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King County Executive
Dow Constantine


County leaders unite in support of new Veterans Treatment Court, with focus on services and support rather than incarceration

Summary

Military veterans in King County would be connected to the treatment and support services they need to avoid the unnecessary criminalization of mental illness, under a proposal to establish a dedicated treatment court calendar for veterans being developed by King County Councilmember Bob Ferguson, King County Executive Dow Constantine, and King County District Court.

Story

Military veterans in King County would be connected to the treatment and support services they need to avoid the unnecessary criminalization of mental illness, under a proposal to establish a dedicated treatment court calendar for veterans being developed by King County Councilmember Bob Ferguson, King County Executive Dow Constantine, and King County District Court.

“Our veterans and their families stand up for us in times of trouble. Let’s provide the support they need when they come home,” said Executive Constantine, who outlined the proposal in a report to the County Council. “Veterans Treatment Court will help veterans and their families deal with the trauma and challenges they’ve faced. This nationally proven, successful model will improve the lives of those who have served our country.”

“A new King County Veterans Treatment Court will address the unique circumstances and needs of our veterans and keep them from cycling back through the justice system,” said Councilmember Ferguson, who called for the report as part of the 2011 County budget. “We owe it to our veterans to honor their service and sacrifice by putting programs in place that break down the barriers veterans face as they reintegrate into civilian life.”

The report proposes a one-year pilot project to provide specialty court services to veterans within the existing resources of the Regional Mental Health Court, which is a Therapeutic Court within King County District Court. The Veterans Treatment Court would embrace the model of the county’s award winning drug and mental health courts that emphasize treatment rather than incarceration. The pilot would combine local criminal justice resources with medical, mental health, and addiction services through the federal Department of Veterans Affairs (VA).

Councilmember Ferguson and Executive Constantine are working together on legislation that would green-light implementation of the pilot project and establish a court beyond the first year.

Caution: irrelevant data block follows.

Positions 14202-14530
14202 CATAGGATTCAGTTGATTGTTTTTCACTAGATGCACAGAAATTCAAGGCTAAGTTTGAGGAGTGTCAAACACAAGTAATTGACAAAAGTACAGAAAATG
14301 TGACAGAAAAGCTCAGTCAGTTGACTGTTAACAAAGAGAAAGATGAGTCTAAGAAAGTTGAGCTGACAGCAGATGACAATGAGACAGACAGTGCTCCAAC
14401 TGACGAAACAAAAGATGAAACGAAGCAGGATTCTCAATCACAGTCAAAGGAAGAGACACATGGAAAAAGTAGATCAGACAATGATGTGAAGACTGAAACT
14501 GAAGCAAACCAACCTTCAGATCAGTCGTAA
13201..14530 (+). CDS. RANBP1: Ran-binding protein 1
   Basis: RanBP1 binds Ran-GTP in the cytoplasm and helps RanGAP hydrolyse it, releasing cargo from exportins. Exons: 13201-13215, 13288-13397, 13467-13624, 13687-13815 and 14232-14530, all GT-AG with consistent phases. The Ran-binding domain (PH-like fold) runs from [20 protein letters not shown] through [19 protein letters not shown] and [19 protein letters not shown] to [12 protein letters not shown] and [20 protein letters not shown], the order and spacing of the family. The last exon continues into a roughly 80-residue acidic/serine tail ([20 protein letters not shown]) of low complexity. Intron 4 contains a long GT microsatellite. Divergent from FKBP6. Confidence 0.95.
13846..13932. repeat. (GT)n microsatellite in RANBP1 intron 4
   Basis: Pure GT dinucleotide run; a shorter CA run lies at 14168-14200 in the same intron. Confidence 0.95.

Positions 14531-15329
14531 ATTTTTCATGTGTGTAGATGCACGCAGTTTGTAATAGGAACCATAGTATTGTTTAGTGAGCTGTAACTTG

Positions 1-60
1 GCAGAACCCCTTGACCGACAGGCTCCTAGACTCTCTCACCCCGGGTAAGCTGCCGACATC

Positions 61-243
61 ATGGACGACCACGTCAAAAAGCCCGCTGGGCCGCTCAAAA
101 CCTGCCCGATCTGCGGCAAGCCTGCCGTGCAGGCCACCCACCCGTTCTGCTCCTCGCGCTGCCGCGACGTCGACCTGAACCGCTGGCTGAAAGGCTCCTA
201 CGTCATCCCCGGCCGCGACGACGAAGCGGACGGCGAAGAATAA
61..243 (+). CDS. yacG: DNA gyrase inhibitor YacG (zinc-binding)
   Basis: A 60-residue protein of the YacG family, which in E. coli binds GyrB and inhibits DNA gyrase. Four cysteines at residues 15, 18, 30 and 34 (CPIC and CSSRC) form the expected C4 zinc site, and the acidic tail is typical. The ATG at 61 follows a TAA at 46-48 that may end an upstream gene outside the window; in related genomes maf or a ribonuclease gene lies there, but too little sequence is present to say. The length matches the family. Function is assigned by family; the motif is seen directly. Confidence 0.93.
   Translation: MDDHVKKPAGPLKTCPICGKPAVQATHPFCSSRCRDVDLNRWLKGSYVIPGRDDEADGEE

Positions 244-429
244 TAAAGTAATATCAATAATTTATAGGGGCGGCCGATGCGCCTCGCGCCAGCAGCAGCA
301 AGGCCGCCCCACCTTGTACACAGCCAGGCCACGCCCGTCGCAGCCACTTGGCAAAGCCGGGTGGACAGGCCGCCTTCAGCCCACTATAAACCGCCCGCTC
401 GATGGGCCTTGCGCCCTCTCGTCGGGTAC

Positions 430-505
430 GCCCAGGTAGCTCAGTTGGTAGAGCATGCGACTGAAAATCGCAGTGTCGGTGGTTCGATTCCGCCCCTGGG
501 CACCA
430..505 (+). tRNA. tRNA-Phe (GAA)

The Veterans Treatment Court proposal has also received widespread support from other criminal justice leaders. All of the partners in King County’s Regional Mental Health Court – the District Court, the Prosecuting Attorney’s Office, the Associated Council for the Accused, the Office of the Public Defender, and the County’s Department of Community and Human Services – have agreed that a special veterans calendar can be piloted within existing staff resources.

“A Veterans Court will enhance the District Court’s focused, therapeutic response to issues involving criminal justice, public safety, and mental illness,” said King County District Court Presiding Judge Barbara Linde, who is also co-chair of King County’s Mental Illness and Drug Dependency Oversight Committee. “I’ve seen firsthand the positive changes made in the lives of program participants in therapeutic courts. We owe our veterans every chance to succeed as well.”

Originally developed in 2008 by a judge in Buffalo, New York, the Veterans Treatment Court model has been adopted by nearly 80 jurisdictions nationwide, including Pierce, Thurston, Clark, and Spokane Counties in this state.

In the past decade, the VA has been increasingly active in efforts to address mental health and substance abuse issues among veterans. In 2009, it launched a Veterans Justice Outreach (VJO) Initiative designed to coordinate with local governments and criminal justice agencies to identify justice-involved veterans and connect them to the services available through the VA.

Veterans Treatment Courts and the VJO are intended to meet the needs of both older veterans from 20th-century wars, as well as the new generation of veterans coming home from the Afghanistan and Iraq wars. These veterans are younger, include more females than ever before, and are more likely to suffer from Post Traumatic Stress Disorder (PTSD) and Traumatic Brain Injury (TBI).

PTSD and TBI are emerging as the “signature injuries” of the current conflicts. Advances in medical treatment have increased rates of survival, but the combination of mental health issues along with PTSD and TBI can trigger behaviors that draw veterans into the criminal justice system.

The Mental Illness Drug Dependency Oversight Committee, a group of County and community representatives convened to ensure the effective use of revenue from the 1/10th of a cent Mental Illness and Drug Dependency sales tax, is scheduled to review the proposal to expand the Regional Mental Health Court to include a veterans treatment calendar at its August 25th meeting.

If approved by the King County Council, the Veterans Treatment Court pilot could begin as soon as January 2012.



King County Executive
Dow Constantine
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